The state of British railways in 2018

There's one man and one woman. She's chatting away to his smiling face.

She's describing toilet roll holders. Not the 'contained ones' the man mentions and describes by moving both hands downwards, as if stroking a large orb. It's the 'bar ones'.

Without looking down an index finger extends outwards, quickly drawing a horizontal line from left to right no more than 20cm long.

It's platform 5 at Liverpool South Parkway train station, and they making sure passengers alight the right train.


A curled up leaf left dry by the sun lies on the pavement. I register it too late and stop when it is a metre behind me. It's a lovely day and I'm early for my train so I go back to crunch the leaf satisfyingly.


14 rows packed rows, without an empty seat in sight, all face me as I stand in front of them. They've forgotten how to smile and they don't want to talk.

Her there, that lawyer in the front row, hasn't forgotten how to draft an email to a recruitment agent requesting help in looking for positions in the Middle East or Hong Kong. She wants to start an informal conversation at a time that's convenient for Jamie.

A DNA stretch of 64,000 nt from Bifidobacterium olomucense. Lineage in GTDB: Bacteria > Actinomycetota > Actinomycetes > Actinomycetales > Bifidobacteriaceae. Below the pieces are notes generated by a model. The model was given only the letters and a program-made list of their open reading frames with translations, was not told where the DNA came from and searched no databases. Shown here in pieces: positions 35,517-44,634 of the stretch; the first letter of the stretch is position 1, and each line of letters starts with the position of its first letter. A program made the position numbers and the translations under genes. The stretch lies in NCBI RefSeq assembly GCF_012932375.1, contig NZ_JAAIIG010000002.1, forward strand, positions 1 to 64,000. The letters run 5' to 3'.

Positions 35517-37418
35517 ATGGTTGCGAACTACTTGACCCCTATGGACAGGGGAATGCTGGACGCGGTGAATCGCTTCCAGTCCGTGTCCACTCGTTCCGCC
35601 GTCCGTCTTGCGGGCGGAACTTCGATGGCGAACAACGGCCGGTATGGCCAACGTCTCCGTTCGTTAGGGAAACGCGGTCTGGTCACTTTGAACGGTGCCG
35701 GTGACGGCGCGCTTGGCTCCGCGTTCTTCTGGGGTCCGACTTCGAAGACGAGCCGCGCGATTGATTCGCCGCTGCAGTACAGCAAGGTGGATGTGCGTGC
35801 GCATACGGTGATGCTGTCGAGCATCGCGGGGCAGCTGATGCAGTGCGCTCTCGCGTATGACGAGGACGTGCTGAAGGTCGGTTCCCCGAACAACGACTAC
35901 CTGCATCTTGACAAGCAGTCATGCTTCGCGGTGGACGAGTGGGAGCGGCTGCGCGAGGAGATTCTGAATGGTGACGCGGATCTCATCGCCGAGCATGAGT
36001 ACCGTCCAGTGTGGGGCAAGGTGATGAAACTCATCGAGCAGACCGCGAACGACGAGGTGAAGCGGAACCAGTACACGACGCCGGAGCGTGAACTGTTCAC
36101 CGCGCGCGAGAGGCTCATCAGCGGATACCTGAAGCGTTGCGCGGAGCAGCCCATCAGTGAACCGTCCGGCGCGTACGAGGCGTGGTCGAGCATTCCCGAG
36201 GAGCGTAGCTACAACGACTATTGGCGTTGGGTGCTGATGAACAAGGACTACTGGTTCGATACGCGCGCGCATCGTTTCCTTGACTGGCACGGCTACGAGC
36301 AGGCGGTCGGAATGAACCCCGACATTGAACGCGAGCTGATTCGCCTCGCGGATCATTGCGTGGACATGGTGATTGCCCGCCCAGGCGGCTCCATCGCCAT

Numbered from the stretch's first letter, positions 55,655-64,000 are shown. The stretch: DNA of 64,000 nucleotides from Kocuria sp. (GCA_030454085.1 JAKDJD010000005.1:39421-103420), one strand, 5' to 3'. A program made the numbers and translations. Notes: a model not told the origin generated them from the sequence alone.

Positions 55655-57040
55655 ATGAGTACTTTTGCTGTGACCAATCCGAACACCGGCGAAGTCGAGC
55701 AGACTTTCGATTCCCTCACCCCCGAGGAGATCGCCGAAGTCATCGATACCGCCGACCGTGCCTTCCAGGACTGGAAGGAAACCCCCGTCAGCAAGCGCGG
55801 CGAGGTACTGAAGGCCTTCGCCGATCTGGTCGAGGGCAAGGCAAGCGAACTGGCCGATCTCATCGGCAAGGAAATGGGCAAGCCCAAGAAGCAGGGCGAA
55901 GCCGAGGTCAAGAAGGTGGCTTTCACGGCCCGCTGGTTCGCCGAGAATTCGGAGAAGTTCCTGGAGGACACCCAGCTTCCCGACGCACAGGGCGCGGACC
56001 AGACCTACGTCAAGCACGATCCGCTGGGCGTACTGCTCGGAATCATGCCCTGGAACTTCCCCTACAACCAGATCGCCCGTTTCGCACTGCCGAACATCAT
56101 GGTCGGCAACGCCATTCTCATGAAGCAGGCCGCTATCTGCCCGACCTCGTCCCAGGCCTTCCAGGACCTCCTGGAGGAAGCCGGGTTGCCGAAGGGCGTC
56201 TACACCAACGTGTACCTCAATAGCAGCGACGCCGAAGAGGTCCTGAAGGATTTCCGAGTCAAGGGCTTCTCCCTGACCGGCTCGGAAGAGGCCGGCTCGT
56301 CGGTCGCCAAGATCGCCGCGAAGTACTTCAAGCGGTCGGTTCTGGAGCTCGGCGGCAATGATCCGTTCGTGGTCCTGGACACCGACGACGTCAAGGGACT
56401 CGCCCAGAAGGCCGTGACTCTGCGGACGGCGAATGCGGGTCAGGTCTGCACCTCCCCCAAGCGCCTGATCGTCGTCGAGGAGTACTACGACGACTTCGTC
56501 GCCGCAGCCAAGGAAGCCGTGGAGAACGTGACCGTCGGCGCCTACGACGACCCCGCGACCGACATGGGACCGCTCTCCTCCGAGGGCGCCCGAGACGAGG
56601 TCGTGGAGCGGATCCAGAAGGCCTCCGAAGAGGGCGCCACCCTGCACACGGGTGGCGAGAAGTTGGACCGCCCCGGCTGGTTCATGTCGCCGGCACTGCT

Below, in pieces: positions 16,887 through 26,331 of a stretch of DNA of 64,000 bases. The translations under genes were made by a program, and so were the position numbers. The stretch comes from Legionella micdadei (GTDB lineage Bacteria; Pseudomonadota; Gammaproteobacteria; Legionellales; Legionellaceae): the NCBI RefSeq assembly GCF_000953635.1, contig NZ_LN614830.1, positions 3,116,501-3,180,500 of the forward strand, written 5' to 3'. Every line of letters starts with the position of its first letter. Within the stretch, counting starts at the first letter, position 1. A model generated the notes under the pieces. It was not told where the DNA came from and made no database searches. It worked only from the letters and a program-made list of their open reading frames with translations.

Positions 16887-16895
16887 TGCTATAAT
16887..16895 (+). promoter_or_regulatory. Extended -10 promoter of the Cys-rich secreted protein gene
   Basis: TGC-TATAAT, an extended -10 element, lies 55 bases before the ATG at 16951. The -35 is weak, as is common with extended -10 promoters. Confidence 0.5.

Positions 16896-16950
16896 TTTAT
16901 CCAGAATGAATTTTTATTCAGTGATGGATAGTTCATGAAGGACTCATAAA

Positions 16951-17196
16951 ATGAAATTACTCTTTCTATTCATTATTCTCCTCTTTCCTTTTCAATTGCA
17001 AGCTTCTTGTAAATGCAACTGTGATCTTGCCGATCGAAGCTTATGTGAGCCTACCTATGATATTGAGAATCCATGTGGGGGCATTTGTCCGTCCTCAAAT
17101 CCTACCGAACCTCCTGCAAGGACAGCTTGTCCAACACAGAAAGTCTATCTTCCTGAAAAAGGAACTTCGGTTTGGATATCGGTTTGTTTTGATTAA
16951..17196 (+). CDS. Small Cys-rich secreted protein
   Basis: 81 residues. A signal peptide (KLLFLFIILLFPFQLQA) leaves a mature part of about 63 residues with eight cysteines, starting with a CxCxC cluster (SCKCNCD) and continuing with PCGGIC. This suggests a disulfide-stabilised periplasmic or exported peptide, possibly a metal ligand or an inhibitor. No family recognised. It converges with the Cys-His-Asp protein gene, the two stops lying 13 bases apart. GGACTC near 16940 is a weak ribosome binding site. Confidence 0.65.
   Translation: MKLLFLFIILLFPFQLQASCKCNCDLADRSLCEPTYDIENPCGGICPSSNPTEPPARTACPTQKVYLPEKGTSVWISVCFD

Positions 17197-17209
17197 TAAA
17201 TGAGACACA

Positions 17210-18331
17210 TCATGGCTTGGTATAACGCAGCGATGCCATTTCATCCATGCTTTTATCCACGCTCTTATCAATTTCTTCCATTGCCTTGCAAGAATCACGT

Next to her a white shirt watches his screen. He watches suits prance around with serious expressions on their faces.

Another wanker searches for the best of Madonna. Number four is typing #armani on Instagram. The beady eyes at the end peak up from his book eager not to miss his station. I don't think he will. It's is the last stop and he'll follow the crowd off the train.



Most of all, I hated him because he gave a shit about selling houses

and

a high standard of customer service from the beginning to the end of the moving experience.


When you spend your whole time on trains, it always looks like you have somewhere to be.